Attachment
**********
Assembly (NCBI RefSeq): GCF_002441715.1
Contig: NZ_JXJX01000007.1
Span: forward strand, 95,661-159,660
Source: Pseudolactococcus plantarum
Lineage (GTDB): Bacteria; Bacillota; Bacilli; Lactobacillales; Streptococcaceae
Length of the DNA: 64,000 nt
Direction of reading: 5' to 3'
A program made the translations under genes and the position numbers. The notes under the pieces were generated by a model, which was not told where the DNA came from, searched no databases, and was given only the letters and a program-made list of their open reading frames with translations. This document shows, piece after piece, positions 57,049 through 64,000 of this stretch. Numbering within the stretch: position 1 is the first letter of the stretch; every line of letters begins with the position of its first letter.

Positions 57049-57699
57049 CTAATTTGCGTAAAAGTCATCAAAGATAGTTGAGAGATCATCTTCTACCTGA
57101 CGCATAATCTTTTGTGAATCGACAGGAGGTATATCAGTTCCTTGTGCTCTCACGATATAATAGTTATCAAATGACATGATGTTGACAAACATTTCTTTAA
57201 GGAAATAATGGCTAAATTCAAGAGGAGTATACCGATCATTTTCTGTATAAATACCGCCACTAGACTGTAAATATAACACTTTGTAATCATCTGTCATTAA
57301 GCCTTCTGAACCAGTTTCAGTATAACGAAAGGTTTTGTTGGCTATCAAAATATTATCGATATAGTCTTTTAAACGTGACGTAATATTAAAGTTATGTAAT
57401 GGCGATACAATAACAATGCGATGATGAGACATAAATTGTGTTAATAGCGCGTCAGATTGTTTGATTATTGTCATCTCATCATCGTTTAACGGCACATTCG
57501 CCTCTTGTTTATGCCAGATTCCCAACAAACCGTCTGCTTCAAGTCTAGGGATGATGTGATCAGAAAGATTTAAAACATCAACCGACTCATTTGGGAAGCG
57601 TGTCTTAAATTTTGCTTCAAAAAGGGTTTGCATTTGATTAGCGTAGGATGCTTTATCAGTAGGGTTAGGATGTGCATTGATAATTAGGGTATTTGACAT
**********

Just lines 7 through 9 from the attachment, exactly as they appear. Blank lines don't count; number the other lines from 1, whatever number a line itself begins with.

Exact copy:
Direction of reading: 5' to 3'
A program made the translations under genes and the position numbers. The notes under the pieces were generated by a model, which was not told where the DNA came from, searched no databases, and was given only the letters and a program-made list of their open reading frames with translations. This document shows, piece after piece, positions 57,049 through 64,000 of this stretch. Numbering within the stretch: position 1 is the first letter of the stretch; every line of letters begins with the position of its first letter.

Positions 57049-57699